George argues that his tweets against Trump are his way of venting, allowing him not to scream at his wife at home. But in reality his tweets are much louder — and heard by a lot more people — than your average dinner table argument. They also reveal complete contempt for the man that his wife spends every day extolling. As it turns out, contempt for what one’s partner is or does is an especially powerful predictor of divorce.

Meanwhile, Kellyanne’s embrace of Trump’s explanation for George’s behavior — that he is jealous of her success — is a classic example of defensiveness. According to renowned psychologist John Gottman, contempt and defensiveness are two of the Four Horsemen of the Apocalypse when it comes to killing relationships, along with stonewalling and constant criticism.

As it turns out, contempt for what one’s partner is or does is an especially powerful predictor of divorce.

Add to these the public humiliation of being the subject of so much gossip and the ordeal their teenagers must be going through, and you would ordinarily have a recipe for a very unhappy family life. As psychologist Joshua Coleman points out, children tend to take an attack on a parent as an attack on themselves, and when one parent appears to attack the other, it is especially hard for them to process.

Still, it’s hard to apply the standards of ordinary relationships to the lives of today’s Washington, D.C. elites. Many seem to be organizing their lives by the rules of reality TV, using every opportunity to audition for their next shot at wealth and fame. And everyone knows that in reality TV, conflict and controversy garner the highest ratings.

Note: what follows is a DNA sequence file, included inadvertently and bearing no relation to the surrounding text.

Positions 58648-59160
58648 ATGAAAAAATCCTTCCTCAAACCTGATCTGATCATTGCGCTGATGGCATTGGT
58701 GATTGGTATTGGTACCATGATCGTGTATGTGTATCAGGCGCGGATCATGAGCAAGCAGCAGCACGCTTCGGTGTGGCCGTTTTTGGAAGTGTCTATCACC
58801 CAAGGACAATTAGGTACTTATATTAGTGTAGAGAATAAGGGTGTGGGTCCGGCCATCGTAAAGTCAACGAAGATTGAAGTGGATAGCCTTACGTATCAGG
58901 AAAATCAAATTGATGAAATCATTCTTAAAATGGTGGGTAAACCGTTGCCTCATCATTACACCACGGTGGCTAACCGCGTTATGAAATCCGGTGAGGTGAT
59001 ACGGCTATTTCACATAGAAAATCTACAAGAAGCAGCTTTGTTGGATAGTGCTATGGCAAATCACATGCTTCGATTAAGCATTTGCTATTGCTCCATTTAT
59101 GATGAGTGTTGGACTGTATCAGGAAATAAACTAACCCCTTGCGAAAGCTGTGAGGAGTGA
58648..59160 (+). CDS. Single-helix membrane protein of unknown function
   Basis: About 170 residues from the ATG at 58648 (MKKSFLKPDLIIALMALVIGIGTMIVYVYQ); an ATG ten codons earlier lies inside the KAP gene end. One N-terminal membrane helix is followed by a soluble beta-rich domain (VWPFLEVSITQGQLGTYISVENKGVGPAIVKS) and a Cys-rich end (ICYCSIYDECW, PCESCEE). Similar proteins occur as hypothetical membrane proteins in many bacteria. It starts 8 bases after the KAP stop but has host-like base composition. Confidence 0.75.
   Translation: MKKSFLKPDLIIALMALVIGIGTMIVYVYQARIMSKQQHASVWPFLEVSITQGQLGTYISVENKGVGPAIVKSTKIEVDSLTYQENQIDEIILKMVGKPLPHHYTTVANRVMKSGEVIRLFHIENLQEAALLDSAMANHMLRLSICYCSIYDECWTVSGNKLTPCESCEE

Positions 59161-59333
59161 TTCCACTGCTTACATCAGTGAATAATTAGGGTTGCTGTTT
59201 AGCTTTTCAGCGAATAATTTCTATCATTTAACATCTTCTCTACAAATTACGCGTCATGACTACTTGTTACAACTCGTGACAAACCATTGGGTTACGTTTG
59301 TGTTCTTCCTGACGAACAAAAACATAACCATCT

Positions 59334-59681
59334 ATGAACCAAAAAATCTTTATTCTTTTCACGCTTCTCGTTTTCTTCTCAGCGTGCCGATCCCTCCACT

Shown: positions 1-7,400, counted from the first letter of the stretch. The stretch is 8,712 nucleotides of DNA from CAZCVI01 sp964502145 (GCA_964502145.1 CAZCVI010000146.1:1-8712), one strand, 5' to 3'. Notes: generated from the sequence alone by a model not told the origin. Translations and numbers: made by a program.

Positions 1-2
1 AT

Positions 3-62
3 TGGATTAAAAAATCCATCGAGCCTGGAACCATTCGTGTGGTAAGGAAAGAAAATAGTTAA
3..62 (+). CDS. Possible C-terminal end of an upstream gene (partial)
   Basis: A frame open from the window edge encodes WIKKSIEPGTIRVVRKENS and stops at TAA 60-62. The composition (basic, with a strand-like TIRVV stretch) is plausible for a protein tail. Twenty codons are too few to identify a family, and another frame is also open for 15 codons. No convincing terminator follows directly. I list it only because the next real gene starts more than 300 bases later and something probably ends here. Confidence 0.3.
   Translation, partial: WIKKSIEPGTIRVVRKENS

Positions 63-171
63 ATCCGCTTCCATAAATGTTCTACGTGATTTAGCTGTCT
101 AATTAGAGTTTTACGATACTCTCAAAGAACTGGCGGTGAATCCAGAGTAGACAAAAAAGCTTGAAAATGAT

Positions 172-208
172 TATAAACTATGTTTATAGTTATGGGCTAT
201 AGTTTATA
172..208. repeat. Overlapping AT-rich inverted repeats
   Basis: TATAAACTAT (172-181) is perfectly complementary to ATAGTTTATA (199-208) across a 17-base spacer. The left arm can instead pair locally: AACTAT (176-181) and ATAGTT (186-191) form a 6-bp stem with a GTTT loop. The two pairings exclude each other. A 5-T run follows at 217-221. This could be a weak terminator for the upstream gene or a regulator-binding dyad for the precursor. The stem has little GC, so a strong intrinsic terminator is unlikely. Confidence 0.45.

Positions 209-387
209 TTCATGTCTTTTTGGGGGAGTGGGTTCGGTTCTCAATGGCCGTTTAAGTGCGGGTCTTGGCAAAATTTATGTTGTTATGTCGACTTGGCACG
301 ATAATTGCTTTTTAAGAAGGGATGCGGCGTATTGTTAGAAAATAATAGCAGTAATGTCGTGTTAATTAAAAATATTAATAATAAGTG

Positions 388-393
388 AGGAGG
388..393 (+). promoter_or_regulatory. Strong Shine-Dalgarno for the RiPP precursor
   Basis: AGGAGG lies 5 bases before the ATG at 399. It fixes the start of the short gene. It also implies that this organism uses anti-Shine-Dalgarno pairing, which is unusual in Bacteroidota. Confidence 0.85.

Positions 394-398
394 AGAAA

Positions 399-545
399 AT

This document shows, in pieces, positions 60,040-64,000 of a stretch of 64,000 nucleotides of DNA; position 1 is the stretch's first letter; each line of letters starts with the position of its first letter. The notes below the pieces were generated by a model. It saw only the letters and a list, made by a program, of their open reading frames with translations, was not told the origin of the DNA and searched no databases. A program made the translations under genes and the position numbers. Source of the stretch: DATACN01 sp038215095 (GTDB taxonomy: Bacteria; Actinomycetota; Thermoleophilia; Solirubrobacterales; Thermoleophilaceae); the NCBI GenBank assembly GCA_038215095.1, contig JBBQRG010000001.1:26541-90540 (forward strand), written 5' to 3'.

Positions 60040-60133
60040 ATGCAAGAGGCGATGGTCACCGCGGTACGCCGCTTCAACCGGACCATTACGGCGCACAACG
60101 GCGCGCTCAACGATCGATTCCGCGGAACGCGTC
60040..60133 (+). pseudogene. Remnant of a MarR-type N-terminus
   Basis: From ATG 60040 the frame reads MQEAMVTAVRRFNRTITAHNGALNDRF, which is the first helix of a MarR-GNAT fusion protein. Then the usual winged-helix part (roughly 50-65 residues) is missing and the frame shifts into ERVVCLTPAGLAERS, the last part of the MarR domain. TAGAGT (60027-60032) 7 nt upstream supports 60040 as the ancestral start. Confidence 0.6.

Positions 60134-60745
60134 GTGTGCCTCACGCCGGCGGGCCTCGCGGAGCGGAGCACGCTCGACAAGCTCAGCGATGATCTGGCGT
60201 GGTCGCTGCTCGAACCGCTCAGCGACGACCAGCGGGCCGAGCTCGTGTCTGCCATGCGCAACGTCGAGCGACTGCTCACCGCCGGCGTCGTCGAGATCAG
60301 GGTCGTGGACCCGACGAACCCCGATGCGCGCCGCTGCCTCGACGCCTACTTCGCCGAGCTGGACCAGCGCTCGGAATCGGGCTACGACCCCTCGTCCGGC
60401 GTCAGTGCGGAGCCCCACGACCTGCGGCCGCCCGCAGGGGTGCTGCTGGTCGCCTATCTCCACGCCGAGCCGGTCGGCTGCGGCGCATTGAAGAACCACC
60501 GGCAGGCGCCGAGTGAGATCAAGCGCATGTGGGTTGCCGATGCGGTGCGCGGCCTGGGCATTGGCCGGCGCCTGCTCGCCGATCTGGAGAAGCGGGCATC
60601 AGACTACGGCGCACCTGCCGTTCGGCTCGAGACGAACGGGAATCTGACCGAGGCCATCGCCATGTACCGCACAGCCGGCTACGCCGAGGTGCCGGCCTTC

So is this all tongue-in-cheek, a tap dance that gives the family a foot in both camps and positions them to jump either way, depending on how Trump’s first term ends? After all, this couple seems to switch principles with considerable ease. George admits to having wept with joy when Trump was first elected. That’s how proud he was of his wife’s skill in rescuing the campaign from “the gutter” into which Trump had run it.

And when Kellyanne was working for Texas Sen. Ted Cruz, she lambasted Trump for victimizing students at Trump University and for claiming he supported “the little guy” when he actually, she charged, built his businesses “on the backs of the little guy.” She has never denied the claim made by “Morning Joe” host Mika Brzezinki that when Kellyanne first started defending Trump on television, she said she would often feel she had to take a shower afterwards.

Perhaps the couple is playing a competitive political game, with neither caring enough about the real-world impact of the actions they so strenuously defend or condemn to erode their love for each other. But that’s still a dangerous script for a marriage. And either way, it sends an even more dangerous message to their four children about prioritizing power, fame and money over shared core values in their future relationships.